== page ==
I had the great good fortune to learn to play in oldtime and bluegrass circles. Beyond chops, you pick up a real good sense of “jam manners” real quick. The great advantage is that when a given circle becomes too much “artiest oriented” or just plain dumb (“Hey…let’s play Rocky Top…”), you can always move on to the next circle. Or the next. Or the next. I’ve spent lots of festivals floating through the parking lots for hours on end.

The bluegrassers don’t suffer fools gladly, and I have seen plenty of people shouldered right out of a circle; the oldtimers don’t have any problem at all with “putting it in the case” until the participation in a given circle improves dramatically – usually by subtraction. But generally those are extreme responses to severe and aggressive ill-mannered assholery.

A silly old lady autoharp player stepped right up into the middle of a circle at a Pennsylvania oldtime festival I attended several years ago. She couldn’t play a lick but insisted that the “authentic” American folk tradition evolved from autoharp repertoire. She hadn’t learned banjo/fiddle tunes or if she knew them they were in her own “correct” key. That circle dissolved in under twenty seconds.

Circles are ephemeral and have their own “vibe” – very literally their own vibration. The best ones feel like some sort of reptilian, pre-verbal mental telepathy; everybody on the same wavelength communicating simultaneously and with absolute clarity with every other member.

Two years ago I played fiddle in a 3:00 AM circle at Clifftop with Mike Seeger at the center. The circle was better than 100 people around and we played in pitch darkness. That circle was a perfect and complete self-contained universe. We played some crooked version of Shaking Down the Acorns on and on and on for thirty minutes or longer until my psyche was lost in pulse and drone and completely absorbed within the group.

The pulse and drone open you up to all sorts of influences and I think the fiddle’s role in this kind of traditional dance music is one of the reasons the fiddle is known as the “devil’s box”. I honestly believe this is when competent oldtime musicians with an inclination toward that sort of thing can begin to call spirits.

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Just when you think it can’t possibly get any worse in the American political landscape along comes a rough beast slouching toward Conneaut, Ohio; Conneaut City Manager Robert Schaumleffel Jr.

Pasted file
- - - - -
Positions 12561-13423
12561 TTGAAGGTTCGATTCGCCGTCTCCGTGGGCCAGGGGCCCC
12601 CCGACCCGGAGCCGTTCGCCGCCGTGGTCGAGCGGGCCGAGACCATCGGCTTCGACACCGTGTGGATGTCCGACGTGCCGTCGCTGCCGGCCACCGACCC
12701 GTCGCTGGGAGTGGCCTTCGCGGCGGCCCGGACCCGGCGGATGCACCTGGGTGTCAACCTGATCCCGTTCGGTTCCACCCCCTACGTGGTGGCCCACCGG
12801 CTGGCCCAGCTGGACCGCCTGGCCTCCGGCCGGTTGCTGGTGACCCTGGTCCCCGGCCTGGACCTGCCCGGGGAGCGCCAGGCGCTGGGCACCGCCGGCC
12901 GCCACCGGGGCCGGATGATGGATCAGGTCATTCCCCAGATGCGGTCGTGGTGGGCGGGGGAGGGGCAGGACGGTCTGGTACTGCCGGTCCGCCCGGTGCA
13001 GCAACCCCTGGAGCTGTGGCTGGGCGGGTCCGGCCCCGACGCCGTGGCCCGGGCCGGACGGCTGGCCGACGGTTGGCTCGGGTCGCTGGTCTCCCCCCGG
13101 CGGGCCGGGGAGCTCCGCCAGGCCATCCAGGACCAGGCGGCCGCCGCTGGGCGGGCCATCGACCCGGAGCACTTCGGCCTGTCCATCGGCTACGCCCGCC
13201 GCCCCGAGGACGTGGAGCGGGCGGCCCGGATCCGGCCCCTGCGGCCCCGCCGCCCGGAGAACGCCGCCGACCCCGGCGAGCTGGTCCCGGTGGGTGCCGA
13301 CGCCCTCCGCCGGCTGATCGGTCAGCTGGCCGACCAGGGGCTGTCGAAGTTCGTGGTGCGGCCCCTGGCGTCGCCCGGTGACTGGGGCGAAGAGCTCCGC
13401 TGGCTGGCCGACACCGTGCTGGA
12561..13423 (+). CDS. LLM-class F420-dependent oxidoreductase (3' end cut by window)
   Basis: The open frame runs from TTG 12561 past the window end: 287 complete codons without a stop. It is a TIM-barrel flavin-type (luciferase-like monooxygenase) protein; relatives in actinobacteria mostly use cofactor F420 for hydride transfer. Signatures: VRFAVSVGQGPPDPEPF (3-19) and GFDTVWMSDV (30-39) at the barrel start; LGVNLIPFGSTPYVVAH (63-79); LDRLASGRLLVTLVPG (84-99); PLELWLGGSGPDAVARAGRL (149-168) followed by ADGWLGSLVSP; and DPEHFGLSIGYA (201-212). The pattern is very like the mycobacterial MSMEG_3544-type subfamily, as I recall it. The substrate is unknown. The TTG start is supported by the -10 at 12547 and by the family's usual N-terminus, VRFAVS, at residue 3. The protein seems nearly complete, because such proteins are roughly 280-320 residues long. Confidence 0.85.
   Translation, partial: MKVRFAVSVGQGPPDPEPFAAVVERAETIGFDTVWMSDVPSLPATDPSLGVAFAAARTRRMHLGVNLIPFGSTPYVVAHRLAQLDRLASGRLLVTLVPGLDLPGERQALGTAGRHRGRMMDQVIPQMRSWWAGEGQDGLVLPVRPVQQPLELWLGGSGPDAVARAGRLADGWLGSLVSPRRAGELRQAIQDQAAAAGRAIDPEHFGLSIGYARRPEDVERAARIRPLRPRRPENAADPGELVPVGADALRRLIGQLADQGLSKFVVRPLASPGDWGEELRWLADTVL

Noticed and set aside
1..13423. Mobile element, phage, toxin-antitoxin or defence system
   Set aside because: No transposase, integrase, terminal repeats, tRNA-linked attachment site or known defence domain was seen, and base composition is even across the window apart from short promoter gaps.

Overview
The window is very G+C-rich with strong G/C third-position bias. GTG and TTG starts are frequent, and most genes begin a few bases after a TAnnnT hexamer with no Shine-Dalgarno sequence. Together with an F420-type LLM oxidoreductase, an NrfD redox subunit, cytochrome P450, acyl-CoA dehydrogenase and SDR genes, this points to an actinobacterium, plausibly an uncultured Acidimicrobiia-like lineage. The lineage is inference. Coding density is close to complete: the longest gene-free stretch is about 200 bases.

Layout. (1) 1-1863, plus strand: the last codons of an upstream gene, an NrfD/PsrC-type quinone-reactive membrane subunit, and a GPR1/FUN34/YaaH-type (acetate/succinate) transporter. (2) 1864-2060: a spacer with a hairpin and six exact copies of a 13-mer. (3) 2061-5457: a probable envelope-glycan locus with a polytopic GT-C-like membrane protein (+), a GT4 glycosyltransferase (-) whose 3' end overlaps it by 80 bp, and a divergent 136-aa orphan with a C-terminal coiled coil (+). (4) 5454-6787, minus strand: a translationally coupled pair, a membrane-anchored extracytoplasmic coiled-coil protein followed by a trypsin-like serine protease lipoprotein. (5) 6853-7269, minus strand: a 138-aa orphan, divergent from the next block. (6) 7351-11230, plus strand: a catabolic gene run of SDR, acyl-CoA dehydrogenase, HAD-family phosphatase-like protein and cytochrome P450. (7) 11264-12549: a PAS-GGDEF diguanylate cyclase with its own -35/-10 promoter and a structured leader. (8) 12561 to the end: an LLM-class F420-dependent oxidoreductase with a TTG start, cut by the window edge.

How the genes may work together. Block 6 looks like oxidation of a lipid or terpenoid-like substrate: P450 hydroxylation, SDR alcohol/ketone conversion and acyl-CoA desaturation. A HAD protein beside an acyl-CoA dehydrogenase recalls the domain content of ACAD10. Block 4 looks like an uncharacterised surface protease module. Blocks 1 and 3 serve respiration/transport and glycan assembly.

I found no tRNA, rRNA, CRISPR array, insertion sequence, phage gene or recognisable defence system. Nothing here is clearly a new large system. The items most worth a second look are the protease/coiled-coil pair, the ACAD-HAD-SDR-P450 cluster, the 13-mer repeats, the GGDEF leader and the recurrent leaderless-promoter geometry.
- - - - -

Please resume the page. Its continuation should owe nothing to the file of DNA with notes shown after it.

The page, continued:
Don’t get me wrong. I am a proud resident of Cuyahoga County (practically next door to Ashtabula) where we have learned to shrug our shoulders at the antics of our own wildly corrupt, arrogant and retarded political class. We have determined over time that ‘corrupt, arrogant and retarded’ is a ‘lifestyle choice’.

No, we here in Cuyahoga are no pikers in that regard, I assure you. In fact, I would put our corrupt, arrogant and retarded politicians up against your corrupt, arrogant and retarded politicians at any time and at any place.

I can almost certainly say that in any such contest our corrupt, arrogant and retarded politicians would leave your corrupt, arrogant and retarded politicians in the dust, binding their wounds, crying for their mothers and otherwise turning tail from the radiant corruption, the epic arrogance and massive retardation embodied by Cuyahoga’s elected representatives.

I say this without boasting.

working man reading socialist newspaper

Or at least that’s what I used to think until I read the Ashtabula Star Beacon earlier this week. It seems that Conneaut, Ohio City Manager Robert Schaumleffel Jr. had some concern over a local blog posted by Ms. Katie Schwartz.

It seems Ms. Schwartz had the temerity to publish ‘information concerning City offices, fees and other City government information…without the express (sic) written permission of the City.’ In his hubris Conneaut, Ohio City Manager Robert Schaumleffel Jr. demanded that Ms. Schwartz immediately ‘cease and desist’ publishing any and all material related to Conneaut city government and under threat of court order remove any and all material related to Conneaut city government from her site.